In hotel terms, The Wauwinet is a moon shot: a boutique hotel, on a short-season island, with the polish of New England and personality of Provence. Think: rooms with character (antique pine, wicker, and tasteful chintz reign), luxe accessories (Pratesi bed linen), excellent service, a 1,000-label wine list, that unnamed private beach, two clay tennis courts, and locally sourced seafood and produce at TOPPER’S just downstairs (lobster navarin for dinner).

When you're here, you've arrived, and in the best tradition of luxury boutique hotels, you may not want to go anywhere else. Which is one reason to taxi to the hotel from the airport and figure out the rest. (Guests who book the three-bedroom Anchorage House, a stand-alone bungalow, are offered a BMW gratis.)

Not that staying at The Wauwinet means you’re stranded. The hotel shuttle makes the nine-mile trip to and from Nantucket Town almost hourly in-season, and the hotel has a boat that offers a tour of the harbor—Captain Rob McMullen knows these waters like the back of his hand.  

The catch is that most of the rooms are small. Top-floor rooms have the best bay views, and if you're looking for a honeymoon feel, then book one of the four freestanding cottages (cozy gas fireplaces and sundecks). At the end of the day, though, there's an equalizer: that sunset over the bay on the hotel's private beach.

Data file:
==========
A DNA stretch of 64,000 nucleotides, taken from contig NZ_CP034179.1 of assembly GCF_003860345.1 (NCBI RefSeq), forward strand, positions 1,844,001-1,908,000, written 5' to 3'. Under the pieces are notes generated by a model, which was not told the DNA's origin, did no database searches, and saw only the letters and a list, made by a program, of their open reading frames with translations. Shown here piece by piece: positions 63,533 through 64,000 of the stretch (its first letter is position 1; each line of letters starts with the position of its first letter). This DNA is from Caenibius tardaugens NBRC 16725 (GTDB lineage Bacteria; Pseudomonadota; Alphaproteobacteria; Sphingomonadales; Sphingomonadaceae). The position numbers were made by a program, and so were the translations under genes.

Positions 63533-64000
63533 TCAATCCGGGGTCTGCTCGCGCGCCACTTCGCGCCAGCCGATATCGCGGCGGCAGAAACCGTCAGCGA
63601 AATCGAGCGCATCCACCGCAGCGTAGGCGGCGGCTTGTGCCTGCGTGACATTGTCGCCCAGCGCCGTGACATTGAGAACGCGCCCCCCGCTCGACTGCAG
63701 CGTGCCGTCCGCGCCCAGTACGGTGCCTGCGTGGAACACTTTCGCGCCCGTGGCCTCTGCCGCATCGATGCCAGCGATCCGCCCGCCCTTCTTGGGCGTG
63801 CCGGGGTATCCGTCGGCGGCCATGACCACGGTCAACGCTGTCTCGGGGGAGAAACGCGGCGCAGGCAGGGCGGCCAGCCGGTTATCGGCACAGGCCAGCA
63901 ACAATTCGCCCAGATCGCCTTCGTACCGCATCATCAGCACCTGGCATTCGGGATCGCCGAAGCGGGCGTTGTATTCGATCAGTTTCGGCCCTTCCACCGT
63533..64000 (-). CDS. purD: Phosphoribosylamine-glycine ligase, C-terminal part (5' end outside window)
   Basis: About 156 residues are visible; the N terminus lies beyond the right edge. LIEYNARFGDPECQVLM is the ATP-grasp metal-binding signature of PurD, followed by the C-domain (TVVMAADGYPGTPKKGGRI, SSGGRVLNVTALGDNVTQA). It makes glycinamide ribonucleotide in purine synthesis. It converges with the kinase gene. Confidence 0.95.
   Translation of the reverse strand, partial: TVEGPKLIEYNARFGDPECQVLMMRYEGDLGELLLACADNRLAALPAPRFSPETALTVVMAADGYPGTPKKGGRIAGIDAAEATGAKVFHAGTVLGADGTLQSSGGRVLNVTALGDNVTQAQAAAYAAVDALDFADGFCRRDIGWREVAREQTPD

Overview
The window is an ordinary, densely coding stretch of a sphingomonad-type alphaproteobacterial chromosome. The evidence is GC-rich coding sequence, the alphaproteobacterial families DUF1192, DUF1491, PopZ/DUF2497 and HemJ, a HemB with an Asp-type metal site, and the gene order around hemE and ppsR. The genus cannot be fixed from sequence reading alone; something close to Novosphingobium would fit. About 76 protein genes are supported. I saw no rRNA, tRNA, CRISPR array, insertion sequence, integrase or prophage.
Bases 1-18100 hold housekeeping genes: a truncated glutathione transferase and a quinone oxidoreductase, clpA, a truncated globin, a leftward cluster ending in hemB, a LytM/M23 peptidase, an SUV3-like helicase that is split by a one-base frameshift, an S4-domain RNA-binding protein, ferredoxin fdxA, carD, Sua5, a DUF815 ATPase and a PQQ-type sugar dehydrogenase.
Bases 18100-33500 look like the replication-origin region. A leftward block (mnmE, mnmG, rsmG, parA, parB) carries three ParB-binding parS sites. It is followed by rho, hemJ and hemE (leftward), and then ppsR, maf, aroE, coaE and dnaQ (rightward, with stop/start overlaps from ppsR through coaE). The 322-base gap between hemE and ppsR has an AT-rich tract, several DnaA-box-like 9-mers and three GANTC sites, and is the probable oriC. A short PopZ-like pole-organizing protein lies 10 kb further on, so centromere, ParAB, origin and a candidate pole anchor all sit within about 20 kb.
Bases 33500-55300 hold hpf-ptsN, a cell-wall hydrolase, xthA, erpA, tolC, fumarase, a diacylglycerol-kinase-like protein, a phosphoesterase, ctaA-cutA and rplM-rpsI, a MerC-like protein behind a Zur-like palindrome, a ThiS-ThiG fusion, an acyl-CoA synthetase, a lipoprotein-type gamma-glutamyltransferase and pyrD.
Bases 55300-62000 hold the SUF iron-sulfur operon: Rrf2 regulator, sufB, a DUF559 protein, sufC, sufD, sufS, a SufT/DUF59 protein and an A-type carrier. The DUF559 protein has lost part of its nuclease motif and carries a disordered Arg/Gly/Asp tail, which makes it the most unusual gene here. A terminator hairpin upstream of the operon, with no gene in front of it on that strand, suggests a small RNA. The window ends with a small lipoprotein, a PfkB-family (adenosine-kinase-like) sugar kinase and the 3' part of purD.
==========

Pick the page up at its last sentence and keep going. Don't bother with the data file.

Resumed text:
The only rule?

Come as you are.

____________________

*All photos courtesy of The Wauwinet.

6 East Coast Golf Getaways That Prove Rankings Don't Mean Everything

6 East Coast Golf Getaways That Prove Rankings Don't Mean Everything

Written by David Gould, a former Executive Editor of Travel + Leisure Golf who has authored several books on golf history and course architecture.

……………………………….

One evening I stood in a tavern among a group of well-traveled golf writers, talking shop. An avid golfer who had joined the conversation floated a query: After all the years and all the trips, which course is your favorite? He seemed puzzled by the answers, likely because “favorite” wasn’t taken to be synonymous with “famous” or “award-winning.” Instead we each named a very fine course we had developed a fondness for, where we’d met great people and enjoyed experiences we wouldn’t ever forget.

Golfers who aren’t fixated on rankings and ratings can develop an instinct for golf destinations that will suit their fancy. There’s nothing wrong with prestige and awards—you just don’t want to be a slave to them. What works best is when you have a hunch you’re going to love a certain golf experience, then you set off and discover your intuition was spot-on.